A 4.5hours bus ride away from Seoul is Gurye, a small, picturesque farming town with a population less than 30 thousand. I will not forget that sparkles of luxuriant vegetation when the beaming rays cast on them. Thanks to its quaint country sights, its economy has been well-sustained and supported by Korean travellers seeking for a break from the city. Yet, the town continues to face a population drain as more and more of the youths move to nearby metropolitan city Gwangju opting for an urban lifestyle. Gurye is not the first town and definitely not the last one in such dreadful situation. Thousands of towns in Korea are threatened by a dwindling population and economy, and the call for community rejuvenation is compelling.
To better support local economy and community, iCOOP, Korea’s consumer co-operative group, opened Gurye National Dream Park as an eco-friendly organic food cluster with a full-fledged production line of ramen, flour, dumplings, oil and snacks. Raw materials used in the production are sourced locally in small-scale farms to guarantee a reasonable income for rural producers. The production process also provides more than 300 employment opportunities in the park. Beyond direct benefits to Gurye residents, the industrial complex is also envisioned to function as a theme park to promote ethical consumerism to Koreans and foreign travellers.
Tapping onto Gurye’s blossoming tourism industry, the National Dream Park offers a unique experience for visitors who wish to learn more about food production and processing. Staring through the glass wall, food is more than just delicacies that we enjoy during meal times. They embody a year’s harvest, hours of work along the production line as well as numerous testing and tasting in labs. They feed us, and they feed possibly thousands and thousands of families in rural Gurye.
I had the honour of joining GSEF Global Youth Camp as a representative of Singapore National Cooperative Federation and NTUC First Campus Cooperative. As a spokesperson of Singapore’s Cooperative Movement, the camp presents an excellent platform for networking and sharing with 100 other participants from 26 countries across 4 continents.
The Global Youth Camp spans across 4 days and is fully packed with learning visits, plenary talks and breakout sessions. The structure of the camp has been designed in a progressive manner to facilitate in-depth discussions based on a theme of participants’ choice. Ideally, the participant will follow through the same theme for a full-fledged learning experience.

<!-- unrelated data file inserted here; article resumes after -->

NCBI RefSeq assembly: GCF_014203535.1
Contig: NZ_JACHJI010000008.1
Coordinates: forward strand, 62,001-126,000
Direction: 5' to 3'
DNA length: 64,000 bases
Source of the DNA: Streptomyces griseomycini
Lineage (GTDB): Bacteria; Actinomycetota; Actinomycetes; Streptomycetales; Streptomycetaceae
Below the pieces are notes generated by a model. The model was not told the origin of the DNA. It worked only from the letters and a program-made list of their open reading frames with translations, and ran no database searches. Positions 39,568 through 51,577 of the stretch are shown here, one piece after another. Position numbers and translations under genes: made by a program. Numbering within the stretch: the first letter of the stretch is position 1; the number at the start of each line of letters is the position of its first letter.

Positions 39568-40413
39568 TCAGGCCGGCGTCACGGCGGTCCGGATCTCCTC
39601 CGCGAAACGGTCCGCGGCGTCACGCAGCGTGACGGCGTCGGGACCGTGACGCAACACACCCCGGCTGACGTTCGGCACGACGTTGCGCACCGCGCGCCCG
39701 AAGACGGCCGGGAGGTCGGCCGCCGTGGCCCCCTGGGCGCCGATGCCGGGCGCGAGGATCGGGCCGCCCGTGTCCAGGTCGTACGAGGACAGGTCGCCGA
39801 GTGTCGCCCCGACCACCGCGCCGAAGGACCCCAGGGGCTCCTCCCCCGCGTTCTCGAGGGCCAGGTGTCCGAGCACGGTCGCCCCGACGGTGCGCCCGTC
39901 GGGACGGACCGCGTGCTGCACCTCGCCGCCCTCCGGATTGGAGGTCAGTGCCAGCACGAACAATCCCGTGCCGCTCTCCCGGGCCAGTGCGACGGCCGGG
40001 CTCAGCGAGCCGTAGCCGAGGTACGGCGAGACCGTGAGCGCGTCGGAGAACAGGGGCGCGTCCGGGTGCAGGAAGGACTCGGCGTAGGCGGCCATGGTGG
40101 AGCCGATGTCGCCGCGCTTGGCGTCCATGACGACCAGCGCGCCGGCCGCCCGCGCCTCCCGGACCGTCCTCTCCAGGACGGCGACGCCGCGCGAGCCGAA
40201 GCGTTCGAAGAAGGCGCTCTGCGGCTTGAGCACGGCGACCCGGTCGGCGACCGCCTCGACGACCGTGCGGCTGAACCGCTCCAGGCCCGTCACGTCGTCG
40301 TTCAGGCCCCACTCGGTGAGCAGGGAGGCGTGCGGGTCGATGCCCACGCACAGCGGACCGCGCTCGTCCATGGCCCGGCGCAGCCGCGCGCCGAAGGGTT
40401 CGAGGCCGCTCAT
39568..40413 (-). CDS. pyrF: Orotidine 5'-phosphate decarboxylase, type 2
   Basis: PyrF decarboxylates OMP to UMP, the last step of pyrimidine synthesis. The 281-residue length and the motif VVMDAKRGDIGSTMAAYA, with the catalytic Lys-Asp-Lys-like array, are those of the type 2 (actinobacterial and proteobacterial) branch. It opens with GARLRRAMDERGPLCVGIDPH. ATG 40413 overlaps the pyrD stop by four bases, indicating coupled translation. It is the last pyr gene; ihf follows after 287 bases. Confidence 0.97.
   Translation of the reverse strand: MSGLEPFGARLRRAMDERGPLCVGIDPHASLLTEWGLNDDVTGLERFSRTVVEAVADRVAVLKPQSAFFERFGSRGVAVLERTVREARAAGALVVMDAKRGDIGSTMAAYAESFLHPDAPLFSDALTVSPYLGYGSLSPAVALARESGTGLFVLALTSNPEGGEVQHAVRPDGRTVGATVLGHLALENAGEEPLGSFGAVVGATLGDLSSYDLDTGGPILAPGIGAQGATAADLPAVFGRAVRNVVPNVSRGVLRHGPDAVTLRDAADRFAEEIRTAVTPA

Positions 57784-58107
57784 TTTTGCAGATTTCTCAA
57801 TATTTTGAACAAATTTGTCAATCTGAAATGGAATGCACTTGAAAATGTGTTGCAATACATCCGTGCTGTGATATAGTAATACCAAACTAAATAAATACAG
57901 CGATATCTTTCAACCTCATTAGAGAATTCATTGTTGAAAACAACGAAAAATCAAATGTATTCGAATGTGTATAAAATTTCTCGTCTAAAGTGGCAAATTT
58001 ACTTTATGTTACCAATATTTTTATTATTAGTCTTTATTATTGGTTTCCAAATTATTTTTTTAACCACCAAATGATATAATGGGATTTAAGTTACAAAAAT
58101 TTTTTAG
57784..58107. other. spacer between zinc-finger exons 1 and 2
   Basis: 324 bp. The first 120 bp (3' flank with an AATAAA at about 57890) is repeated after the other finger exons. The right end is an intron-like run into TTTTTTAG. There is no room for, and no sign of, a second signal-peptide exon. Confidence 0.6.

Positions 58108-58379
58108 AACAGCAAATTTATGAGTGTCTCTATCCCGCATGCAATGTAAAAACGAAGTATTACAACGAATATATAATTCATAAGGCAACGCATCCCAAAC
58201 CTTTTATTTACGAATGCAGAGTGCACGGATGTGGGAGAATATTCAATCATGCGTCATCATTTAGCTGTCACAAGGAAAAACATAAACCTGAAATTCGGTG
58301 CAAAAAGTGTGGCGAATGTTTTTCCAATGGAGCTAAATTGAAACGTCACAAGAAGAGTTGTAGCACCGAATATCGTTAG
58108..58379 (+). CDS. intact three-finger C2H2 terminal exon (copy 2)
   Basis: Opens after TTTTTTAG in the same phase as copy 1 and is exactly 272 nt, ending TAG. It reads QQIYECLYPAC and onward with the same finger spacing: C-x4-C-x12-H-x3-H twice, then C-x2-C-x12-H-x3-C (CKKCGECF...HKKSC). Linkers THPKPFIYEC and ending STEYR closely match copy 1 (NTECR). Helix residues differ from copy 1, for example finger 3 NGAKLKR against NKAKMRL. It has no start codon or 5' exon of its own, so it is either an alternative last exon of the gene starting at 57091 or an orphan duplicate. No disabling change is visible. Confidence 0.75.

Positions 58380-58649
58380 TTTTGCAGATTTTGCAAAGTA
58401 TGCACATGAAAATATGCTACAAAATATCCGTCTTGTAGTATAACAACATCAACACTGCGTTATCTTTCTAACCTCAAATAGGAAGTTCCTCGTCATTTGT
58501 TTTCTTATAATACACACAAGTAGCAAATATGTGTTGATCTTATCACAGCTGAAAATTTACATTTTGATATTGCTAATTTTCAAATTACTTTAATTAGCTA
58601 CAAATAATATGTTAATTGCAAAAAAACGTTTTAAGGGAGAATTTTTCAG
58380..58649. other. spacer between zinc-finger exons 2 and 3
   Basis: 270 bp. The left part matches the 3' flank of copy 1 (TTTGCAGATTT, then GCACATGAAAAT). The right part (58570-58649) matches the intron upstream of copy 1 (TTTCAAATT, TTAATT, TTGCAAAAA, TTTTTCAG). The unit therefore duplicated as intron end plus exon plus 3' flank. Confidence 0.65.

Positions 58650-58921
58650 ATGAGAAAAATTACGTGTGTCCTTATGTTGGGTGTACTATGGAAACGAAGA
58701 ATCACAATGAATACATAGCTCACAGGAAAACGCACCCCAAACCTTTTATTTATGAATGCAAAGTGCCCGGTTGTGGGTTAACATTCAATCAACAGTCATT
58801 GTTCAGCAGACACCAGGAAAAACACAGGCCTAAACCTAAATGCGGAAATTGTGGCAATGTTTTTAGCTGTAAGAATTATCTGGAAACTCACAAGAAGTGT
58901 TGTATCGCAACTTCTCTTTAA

From the plenary session, it is evident that there is a global effort to transform the current economic system to a social economy – where production and consumption are ethical and fair. The new social economy that we are looking for promotes common values and places people before profits. With a humanitarian approach, social economy could potential engine social innovation and supports social development.
A breakout session was held with 30 participants on the discussion of community building and engagement. We attempted to unpack “local community”, examine its elements and explore the relationship between the community and its people.
Comfortably seated back home in my HDB flat with a bowl of ramen, my thoughts travel far and wild. We travel far to look for a simple and rustic lifestyle, yet we live in disparagement and often take the privilege that we have been entitled at home as granted. If home is a place where we find comfort and seek shelter in, how do we then move beyond the four walls and create a communitarian living in a racially and culturally viable HDB estate? And for that bowl of ramen that I am staring at right now, I now wonder if my money went to that farmer planting the wheat, or that Korean supermart buzzing with crowd downstairs.
The post is bought to you by MeiQi, an aspiring Sociologist, in conjunction with SNCF on GSEF Global Youth Camp – held in Seoul and Gurye from 22nd to 25th August 2017.